• Need more information on these or other topics? Ask an information specialist at (312) 422-2050 or rc@aha.org

  • Enter your email address to subscribe to this blog and receive notifications of new posts by email.

    Join 308 other followers

  • Share this blog

    Share |
  • Note:

    Information posted in this blog does not necessarily represent the views of the American Hospital Association
  • Archives

  • Categories

  • Top Posts

  • Top Rated Posts

ISOLATION ROOMS: How many air changes per hour?

Design considerations for negative isolation and positive isolation rooms are discussed in this brief article by an engineering consultant.  Negative-pressure isolation rooms are intended to keep an infectious patient from infecting others in the hospital.  Positive isolation rooms are the opposite – intended to keep germs away from an immunocompromised patient in the room.  The recommendation for both types of isolation rooms is reported to be at least 12 air changes per hour.  Some hospitals use isolation rooms for general patients when they are available.  Although allowed in the past, it is no longer possible to operate isolation rooms that can be switched back and forth from negative to positive pressure.

Source: Herrick, M. (2017, February). Pressure points: Planning and maintaining air isolation rooms. Health Facilities Management, 30(2), 29-32.  Click here: http://www.hfmmagazine.com/articles/2671-planning-and-maintaining-hospital-air-isolation-rooms  Posted by AHA Resource Center (312) 422-2050, rc@aha.org

Healthcare Associated Infections: National & State Progress in Prevention

The Centers for Disease Control and Prevention track and report healthcare associated infections through its National Healthcare Safety Network [NHSN]. The data can be used to focus on and assess care improvement.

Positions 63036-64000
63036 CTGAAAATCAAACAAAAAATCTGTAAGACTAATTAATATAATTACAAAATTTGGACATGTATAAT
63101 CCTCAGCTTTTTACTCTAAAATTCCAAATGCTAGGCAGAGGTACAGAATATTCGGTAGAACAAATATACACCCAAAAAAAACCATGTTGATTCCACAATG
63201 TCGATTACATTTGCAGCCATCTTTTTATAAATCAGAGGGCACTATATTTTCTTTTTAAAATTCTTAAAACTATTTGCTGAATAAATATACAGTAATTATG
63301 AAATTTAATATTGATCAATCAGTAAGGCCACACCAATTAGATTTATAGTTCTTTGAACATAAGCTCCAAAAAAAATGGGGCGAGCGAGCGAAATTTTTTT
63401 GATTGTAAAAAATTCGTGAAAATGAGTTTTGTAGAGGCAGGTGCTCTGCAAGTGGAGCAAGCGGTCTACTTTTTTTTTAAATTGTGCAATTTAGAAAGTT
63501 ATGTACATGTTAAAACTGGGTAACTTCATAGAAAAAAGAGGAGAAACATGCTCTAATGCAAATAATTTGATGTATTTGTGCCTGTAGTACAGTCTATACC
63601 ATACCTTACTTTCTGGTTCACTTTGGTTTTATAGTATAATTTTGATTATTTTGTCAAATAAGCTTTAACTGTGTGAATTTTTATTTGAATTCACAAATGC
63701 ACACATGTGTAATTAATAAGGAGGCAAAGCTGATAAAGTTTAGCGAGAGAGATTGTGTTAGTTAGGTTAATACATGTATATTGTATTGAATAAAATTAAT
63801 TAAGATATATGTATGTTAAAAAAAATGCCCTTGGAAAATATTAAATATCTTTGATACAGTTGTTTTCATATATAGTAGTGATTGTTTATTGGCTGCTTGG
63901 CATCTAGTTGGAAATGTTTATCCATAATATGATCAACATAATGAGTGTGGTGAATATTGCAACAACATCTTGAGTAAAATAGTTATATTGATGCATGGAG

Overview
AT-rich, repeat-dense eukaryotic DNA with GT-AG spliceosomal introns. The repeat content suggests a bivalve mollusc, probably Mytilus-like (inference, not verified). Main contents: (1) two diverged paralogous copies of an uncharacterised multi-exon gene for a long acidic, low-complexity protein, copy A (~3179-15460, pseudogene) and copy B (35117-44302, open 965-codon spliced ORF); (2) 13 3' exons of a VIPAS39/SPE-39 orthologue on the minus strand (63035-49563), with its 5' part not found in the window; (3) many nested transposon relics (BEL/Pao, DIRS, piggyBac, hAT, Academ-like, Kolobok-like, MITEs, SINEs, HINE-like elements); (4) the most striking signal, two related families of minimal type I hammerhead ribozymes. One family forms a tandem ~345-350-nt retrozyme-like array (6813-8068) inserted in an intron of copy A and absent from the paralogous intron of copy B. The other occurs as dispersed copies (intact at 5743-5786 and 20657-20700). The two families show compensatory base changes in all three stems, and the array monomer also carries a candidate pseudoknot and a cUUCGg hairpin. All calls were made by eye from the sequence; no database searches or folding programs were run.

An annual progress report is now out that reports both national and state-level progress for acute-care hospitals in preventing these six types of infections:

  • Central line-associated bloodstream infections [CLABSI]
  • Catheter-associated urinary tract infections [CAUTI]
  • Surgical site infections [SSI] for colon surgery
  • Surgical site infections [SSI] for abdominal hysterectomy surgery
  • Hospital-onset Methicillin-resistant Staphylococcus aureus bacteremia [MRSA]
  • Clostridium difficile infections [C. difficile]

Except for CAUTI, national reductions in 2013 were seen over previous years for each infection type tracked in the report. CLABSI, for example has decreased by 46% since 2008. However, CAUTI has seen a 6% increase between 2009 and 2013, pointing to a need for increased preventive efforts.

Progress in reducing healthcare associated infections in hospitals was more variable in individual states. Separate fact sheets on progress are included for each state.


Source: National Center for Emerging and Zoonotic Infectious Diseases. National and state healthcare associated infections; progress report. Centers for Disease Control and Prevention, Jan. 2015. http://www.cdc.gov/HAI/pdfs/progress-report/hai-progress-report.pdf

Posted by AHA Resource Center (312) 422-2050 rc@aha.org

CLABSI incidence statistics: 250,000 cases per year

Here are some national estimates related to central-line associated bloodstream infection (CLABSI):

  • 15 million central-vascular-catheter days in intensive care units nationally
  • 250,000 CLABSI cases in hospitals, of which 80,000 occur in the ICU
  • 58 percent decrease in CLABSIs in ICU patients comparing 2001 and 2009
  • 3,000 to 6,000 lives saved in 2009 compared to 2001 due to this decrease
  • $414 million medical cost savings in 2009 compared to 2001 due to this decrease

Source: Bloodstream infections: hospitals may be winning the fight, but there’s more work to do.  The Journal of Healthcare Contracting;9(4):48, 50-53, 56, Aug. 2012.  Click here to link to publisher’s website: http://www.jhconline.com/bloodstream-infections.html Posted by AHA Resource Center, (312) 422-2050, rc@aha.org